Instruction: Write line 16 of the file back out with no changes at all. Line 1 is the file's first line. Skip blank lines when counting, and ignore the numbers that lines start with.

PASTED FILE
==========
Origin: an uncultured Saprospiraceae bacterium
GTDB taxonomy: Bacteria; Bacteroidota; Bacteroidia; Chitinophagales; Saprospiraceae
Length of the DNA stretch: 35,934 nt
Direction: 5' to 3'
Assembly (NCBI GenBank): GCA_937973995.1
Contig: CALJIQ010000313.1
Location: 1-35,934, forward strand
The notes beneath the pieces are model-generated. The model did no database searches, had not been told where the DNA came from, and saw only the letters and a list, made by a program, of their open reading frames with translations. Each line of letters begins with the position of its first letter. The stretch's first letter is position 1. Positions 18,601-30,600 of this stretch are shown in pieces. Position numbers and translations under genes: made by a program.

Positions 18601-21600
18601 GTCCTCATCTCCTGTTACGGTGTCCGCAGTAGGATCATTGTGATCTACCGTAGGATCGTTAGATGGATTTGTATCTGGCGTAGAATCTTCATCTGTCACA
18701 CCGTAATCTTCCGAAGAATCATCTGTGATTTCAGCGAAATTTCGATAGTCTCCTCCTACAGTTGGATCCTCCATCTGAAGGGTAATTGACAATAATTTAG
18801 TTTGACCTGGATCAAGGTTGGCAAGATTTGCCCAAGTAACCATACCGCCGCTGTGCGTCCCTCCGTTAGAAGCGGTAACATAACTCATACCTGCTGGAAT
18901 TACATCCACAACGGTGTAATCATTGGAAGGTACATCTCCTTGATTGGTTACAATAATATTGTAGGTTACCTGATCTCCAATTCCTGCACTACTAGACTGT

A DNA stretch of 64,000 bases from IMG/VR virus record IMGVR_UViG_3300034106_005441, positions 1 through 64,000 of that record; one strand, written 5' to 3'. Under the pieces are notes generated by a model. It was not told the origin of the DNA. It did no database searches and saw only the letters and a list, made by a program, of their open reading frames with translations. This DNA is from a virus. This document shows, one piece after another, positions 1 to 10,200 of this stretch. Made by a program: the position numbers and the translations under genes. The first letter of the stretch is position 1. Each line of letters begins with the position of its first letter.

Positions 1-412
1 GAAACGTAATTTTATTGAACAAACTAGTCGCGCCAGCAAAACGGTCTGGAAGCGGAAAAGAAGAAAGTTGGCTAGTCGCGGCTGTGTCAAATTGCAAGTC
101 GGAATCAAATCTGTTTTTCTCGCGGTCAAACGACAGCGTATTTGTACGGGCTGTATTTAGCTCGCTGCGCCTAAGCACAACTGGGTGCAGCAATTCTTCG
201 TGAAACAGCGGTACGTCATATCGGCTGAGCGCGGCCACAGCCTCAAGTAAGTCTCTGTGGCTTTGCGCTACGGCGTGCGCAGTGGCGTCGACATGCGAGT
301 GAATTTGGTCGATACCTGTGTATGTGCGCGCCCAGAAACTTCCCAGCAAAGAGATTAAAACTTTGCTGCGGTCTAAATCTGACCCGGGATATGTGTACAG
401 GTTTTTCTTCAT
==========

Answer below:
1 GAAACGTAATTTTATTGAACAAACTAGTCGCGCCAGCAAAACGGTCTGGAAGCGGAAAAGAAGAAAGTTGGCTAGTCGCGGCTGTGTCAAATTGCAAGTC